Several months after a dispute over payments led to a suspension of activity, workers have resumed cleanup of the former AM&A's Department Store in downtown Buffalo, in preparation for converting the complex into a Wyndham hotel by early next year.
The New York City-based owners of the mammoth building brought in a local construction veteran to take over the redevelopment effort on site and move the $70 million project forward.
The Chinese-led ownership group, Landco H&L, also hired a new asbestos abatement firm and a local Buffalo-based air monitoring company, both of whom started work about 10 days ago.
Brooklyn-based Clean Air Abatement is responsible for completing the asbestos abatement work that was started by a prior contractor, Long Island-based Tristate Cleaning Solutions. Tristate, which had been hired last summer, left the job in February amid a fight with the building owners over payments and legal threats, leaving a significant part of the job unfinished.
The three-month contract with Clean Air Abatement also includes handling the bulk of the interior demolition work. Meanwhile, AMD Environmental Consultants., headquartered just up Main Street from the AM&A's building itself, will oversee the air quality and project management during the work, to ensure safety for the workers.
"As of now, they're performing the job perfectly. Their only task that they have to perform is to clean up what Tristate left behind," said Brian Frost, the new CEO of Loung Construction, who is now running the overall project locally. "This company has to go and re-clean the entire building. They're going to clean out the building and get it ready to build out."
The cleanup work should be completed by early fall, but Frost said he hopes to start interior construction much sooner, as the contractors clear one floor at a time. While there's still significant work to be done, he said he still hopes to have the hotel open by early spring of 2018 at the latest.
"I want to move forward as quickly as possible ... I have a very aggressive plan," he said, noting that the building has already sat vacant for too many years. "The buildout is easier than most people expect. You're leaving all the existing finishes, and just refurbishing them and finishing them up."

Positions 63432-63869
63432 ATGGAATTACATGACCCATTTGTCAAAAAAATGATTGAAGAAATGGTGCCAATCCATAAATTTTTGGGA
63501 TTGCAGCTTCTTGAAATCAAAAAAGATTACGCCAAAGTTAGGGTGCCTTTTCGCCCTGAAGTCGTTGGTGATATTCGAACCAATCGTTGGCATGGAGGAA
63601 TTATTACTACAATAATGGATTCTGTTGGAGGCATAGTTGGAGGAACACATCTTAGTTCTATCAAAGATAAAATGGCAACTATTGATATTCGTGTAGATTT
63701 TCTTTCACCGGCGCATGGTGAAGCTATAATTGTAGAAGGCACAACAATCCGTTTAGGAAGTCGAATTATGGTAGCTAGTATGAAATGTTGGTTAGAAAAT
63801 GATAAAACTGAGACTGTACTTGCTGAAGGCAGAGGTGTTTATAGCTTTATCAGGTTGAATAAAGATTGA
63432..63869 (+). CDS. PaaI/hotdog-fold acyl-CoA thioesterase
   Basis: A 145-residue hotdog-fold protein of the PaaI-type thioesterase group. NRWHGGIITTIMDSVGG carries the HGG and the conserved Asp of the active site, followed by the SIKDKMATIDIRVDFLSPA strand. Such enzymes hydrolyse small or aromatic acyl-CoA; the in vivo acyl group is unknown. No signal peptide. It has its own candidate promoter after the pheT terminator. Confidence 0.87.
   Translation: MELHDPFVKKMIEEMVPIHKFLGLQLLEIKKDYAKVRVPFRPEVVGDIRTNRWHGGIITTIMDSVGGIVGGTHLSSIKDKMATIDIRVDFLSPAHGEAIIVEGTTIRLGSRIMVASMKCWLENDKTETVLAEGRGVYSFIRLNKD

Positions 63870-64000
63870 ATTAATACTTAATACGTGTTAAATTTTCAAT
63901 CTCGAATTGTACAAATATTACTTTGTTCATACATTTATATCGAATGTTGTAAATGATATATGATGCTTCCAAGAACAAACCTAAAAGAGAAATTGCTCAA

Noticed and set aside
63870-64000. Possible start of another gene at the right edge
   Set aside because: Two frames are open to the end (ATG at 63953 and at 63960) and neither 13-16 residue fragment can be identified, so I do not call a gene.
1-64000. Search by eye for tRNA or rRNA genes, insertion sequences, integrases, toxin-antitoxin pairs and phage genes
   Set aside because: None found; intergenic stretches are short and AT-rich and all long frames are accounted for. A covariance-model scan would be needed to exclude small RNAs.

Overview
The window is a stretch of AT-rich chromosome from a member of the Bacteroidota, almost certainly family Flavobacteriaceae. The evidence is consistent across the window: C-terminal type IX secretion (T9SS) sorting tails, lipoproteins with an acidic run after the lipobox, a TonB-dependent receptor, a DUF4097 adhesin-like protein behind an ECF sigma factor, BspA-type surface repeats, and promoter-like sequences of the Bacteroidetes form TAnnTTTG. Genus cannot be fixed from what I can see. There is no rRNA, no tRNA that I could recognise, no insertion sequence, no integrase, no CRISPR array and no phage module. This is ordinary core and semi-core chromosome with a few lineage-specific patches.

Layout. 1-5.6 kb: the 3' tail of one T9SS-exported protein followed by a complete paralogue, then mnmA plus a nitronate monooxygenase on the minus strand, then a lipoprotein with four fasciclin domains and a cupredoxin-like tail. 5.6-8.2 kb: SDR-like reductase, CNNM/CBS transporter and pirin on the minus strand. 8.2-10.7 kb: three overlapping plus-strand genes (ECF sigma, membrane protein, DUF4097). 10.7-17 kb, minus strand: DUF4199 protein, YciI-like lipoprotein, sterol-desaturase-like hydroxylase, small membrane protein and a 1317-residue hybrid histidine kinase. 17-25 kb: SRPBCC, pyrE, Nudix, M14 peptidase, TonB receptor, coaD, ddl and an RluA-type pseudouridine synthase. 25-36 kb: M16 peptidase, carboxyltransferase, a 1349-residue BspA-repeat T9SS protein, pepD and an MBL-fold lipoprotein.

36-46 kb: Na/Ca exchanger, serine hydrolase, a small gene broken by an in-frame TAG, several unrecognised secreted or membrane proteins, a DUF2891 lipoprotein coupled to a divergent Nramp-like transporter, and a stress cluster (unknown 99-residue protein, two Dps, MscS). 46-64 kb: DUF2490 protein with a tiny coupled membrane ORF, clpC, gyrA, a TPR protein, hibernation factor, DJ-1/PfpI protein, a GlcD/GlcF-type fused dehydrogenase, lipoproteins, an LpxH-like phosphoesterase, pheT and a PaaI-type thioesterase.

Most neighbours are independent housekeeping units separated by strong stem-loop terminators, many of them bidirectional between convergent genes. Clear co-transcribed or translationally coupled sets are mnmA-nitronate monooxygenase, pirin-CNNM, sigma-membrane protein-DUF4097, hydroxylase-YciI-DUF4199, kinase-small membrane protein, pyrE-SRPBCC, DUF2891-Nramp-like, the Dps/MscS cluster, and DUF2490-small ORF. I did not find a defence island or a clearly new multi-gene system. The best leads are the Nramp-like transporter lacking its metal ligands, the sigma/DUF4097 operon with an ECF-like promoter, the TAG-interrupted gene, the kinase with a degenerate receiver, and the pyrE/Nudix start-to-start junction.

Landco, consisting of investors from New York City and China, bought the deteriorating AM&A building in 2014 for $2.775 million, and announced plans for a major renovation of the 375,000-square-foot complex, centered around an unnamed hotel for Asian tour groups visiting Niagara Falls.
The project has evolved somewhat, and now features the 340-room Wyndham Buffalo Hotel, along with two restaurants, a basement pool and spa, and a 40,000-square-foot banquet and meeting space on the second floor. The building would also include 6,000 to 8,000 square feet of retail space, six apartments for hotel management, and possibly some office space. A 10-story atrium would be carved in the center, to open up the building interior.
The project is being financed by a mix of private dollars, including major investments from China through the federal EB-5 visa program, as well as state and federal historic tax credits. That funding has at times been in doubt, but Frost insisted that it's all in place.
"They're all set with their money," he said. "I've seen the books, and I know the money is available."
The hiring of Frost himself follows more than a year of fits and starts on the massive project, as prior stumbles by out-of-town and even foreign operators unfamiliar with Buffalo contributed to significant delays. That, in turn, raised questions about whether the work would even get done.
The group, originally led by Lily Li, is now under the control of Billy Bao, but neither speaks English well and both have stayed out of the public eye, leaving project engineer John Schenne of Buffalo as their spokesperson until now. Indeed, Loung itself was formed only a year ago, specifically for this project, with its office based alongside that of Schenne inside the Hotel @ the Lafayette.
That's where Frost comes in. The Buffalo native is a 25-year construction veteran who formerly worked for Savarino Companies. He was hired in January as a superintendent for Loung, but recently assumed full responsibility for the company's operations, as he works to teach its owners how to do business in Buffalo, compared to New York City. "What you do in New York, you can't do here," he said.
Frost said he intends to find local contractors to handle much of the job, and expects to have at least 70 workers and as many as 150 on site at any given time once the work begins in earnest. For now, though, he's just waiting to get in there with his engineers.
"I have to go through and make sure everything's structurally sound," he said. "I have to see exactly what the building consists of."